Video and stills comparison from 8 current 360 cameras including the Giroptic iO (pre-production), Insta360 Nano, LG 360 Cam, Nikon KeyMission 360, Panono, Ricoh Theta S, Samsung Gear 360 and Z CAM S1 (screengrab from 6K video).Read More
Just before sunset today, a gorgeous double rainbow appeared over the San Francisco bay. I happened to have a fisheye lens attached to my camera, so I ran outside and snapped this shot. The rainbow stuck around for a few minutes, so I had time to shoot using a few different setups.Read More
I have been collecting Lexar SDXC 2000x UHS-II/U3 SD cards, which claim to have read speeds "up to 300MB/s." These cards use an extra set of pins on the back to achieve such fast transfer speeds, but there's a catch: your cameras and card readers must be compatible with UHS-II in order to take advantage of the increased speeds. Without explicit compatibility, these cards perform no better than inexpensive SD cards.
Some high-end cameras, like the Sony A7R II, can't take advantage of fast SD cards. In this SD card speed test, the Sony never exceeds 35.27 MB/s, which means that cards like the Lexar 633x UHS-I/U3 SD card, which are less than half the cost, work just as well (and also support 4K video in Sony cameras like the A7R II and RX100 IV/V). This Lexar UHS-I/U3 card is starting to be hard to get, but Sony's equivalent card is a few dollars more and also works well.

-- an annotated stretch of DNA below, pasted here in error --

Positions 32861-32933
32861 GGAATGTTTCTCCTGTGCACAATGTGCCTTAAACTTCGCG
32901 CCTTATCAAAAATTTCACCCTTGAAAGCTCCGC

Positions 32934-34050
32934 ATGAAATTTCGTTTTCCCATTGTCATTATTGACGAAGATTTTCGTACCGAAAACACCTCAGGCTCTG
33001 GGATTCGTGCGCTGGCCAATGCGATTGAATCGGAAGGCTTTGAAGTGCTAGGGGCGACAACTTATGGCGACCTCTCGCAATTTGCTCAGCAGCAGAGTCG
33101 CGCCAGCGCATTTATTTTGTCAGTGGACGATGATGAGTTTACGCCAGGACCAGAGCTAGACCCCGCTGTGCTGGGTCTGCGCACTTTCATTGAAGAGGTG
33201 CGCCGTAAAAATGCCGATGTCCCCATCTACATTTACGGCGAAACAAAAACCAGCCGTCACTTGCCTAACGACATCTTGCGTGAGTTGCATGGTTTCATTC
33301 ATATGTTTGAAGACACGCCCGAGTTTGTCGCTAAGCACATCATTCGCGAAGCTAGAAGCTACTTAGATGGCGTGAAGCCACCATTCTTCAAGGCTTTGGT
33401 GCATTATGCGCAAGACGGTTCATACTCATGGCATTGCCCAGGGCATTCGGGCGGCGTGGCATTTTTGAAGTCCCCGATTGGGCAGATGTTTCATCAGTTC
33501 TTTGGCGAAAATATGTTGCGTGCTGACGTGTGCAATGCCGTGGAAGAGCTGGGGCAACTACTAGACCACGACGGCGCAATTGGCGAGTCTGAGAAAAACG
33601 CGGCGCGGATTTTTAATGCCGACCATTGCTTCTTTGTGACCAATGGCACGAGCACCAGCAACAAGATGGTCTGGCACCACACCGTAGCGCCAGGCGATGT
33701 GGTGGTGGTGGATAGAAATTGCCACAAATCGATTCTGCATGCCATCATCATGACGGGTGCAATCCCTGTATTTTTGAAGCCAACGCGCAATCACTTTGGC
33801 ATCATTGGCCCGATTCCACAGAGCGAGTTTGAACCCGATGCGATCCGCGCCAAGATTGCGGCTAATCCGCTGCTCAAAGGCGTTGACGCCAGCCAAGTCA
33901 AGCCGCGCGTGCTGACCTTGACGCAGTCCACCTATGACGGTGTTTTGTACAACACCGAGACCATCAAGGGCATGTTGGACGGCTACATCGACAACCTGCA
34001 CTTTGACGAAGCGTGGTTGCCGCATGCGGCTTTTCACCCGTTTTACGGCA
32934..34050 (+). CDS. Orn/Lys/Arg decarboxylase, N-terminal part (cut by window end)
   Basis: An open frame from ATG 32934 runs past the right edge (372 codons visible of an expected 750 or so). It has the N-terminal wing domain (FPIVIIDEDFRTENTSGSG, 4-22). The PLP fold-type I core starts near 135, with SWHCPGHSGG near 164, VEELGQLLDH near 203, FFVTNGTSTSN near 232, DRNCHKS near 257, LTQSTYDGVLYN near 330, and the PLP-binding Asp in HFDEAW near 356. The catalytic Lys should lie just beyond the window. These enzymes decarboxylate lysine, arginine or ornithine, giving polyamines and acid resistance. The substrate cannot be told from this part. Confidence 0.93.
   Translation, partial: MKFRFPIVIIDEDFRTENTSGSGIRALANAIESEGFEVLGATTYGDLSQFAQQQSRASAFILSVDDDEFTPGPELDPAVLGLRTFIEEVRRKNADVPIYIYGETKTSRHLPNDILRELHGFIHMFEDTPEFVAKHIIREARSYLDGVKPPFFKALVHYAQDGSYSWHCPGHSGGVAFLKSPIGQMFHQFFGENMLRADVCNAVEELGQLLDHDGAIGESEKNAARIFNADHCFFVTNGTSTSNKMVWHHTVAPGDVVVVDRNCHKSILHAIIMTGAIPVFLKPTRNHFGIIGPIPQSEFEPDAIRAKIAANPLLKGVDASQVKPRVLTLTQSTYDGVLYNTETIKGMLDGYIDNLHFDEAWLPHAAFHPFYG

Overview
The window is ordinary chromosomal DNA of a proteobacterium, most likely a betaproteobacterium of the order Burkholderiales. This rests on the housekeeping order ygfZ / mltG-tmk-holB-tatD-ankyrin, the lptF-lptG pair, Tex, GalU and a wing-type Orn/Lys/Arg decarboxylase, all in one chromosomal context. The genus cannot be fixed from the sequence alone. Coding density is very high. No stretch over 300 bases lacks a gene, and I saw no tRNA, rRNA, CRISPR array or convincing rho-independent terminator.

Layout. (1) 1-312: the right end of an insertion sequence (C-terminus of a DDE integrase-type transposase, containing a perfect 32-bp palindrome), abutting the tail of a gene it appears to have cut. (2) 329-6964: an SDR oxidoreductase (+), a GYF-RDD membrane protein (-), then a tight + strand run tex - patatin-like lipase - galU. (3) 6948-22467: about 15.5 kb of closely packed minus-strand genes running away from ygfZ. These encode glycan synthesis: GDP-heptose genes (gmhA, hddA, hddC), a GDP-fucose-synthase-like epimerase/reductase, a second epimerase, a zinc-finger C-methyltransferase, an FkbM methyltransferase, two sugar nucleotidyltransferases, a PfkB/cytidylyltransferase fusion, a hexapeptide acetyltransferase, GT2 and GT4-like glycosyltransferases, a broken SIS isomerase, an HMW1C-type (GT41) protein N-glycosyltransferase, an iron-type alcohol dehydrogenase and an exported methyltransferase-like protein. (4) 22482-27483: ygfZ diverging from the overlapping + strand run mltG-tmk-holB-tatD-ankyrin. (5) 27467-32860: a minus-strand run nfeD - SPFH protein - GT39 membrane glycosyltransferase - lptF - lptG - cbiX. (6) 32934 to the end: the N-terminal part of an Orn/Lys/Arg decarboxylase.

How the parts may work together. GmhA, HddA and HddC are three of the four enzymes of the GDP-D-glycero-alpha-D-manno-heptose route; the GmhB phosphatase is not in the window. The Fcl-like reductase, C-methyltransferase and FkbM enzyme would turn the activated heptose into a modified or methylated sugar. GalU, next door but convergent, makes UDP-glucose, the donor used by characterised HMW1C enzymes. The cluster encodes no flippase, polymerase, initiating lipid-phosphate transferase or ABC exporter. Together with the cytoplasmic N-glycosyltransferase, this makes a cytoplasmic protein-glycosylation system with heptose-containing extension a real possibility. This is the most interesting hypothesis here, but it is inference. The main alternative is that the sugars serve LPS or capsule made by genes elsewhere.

I am currently on assignment in London capturing about 200GB a day in still images. Copying and backing up such large amounts of data is a huge pain, and the built-in SD card slot in my MacBook Pro was getting an average of around 45 MB/s when reading from the 2000x. Switching to the $8.95 Kingston Digital MobileLite G4 USB 3.0 card reader, which supports UHS-II cards, tripled my read speeds to 140 MB/s (2000x SD card) and 100 MB/s (1000x SD card). This turns 75 minutes of copying into 24 minutes—an amazing time savings for a $9 dongle!
The Lexar SD card reader that comes bundled with 2000x-speed cards is also supposed to be even faster, and the standalone Lexar SR2 card reader is supposed to be the fastest, but it's relatively bulky when used outside of the Lexar Workflow Hub, in which it was designed to dock.
If you're using fast media cards, make sure you have the right accessories to take advantage of them!
Nearly a year ago, Abraham Joffe of Untitled Film Works reached out to see if I would be interested in collaborating on an episode of Tales by Light, a relatively new TV series about photography. I watched some of the work in progress clips from other episodes of the show and was amazed by what such a small, tight team was able to do. I eagerly signed on.Read More
From a natural history perspective, the underwater ecosystem is actually very accessible. You can have close encounters with wildlife, even with big animals, and many of the relationships between animals are easily observable -- commensalism, which includes symbiosis and parasitism, is literally everywhere.
I love learning about natural history, and it's as important to me is the photography itself.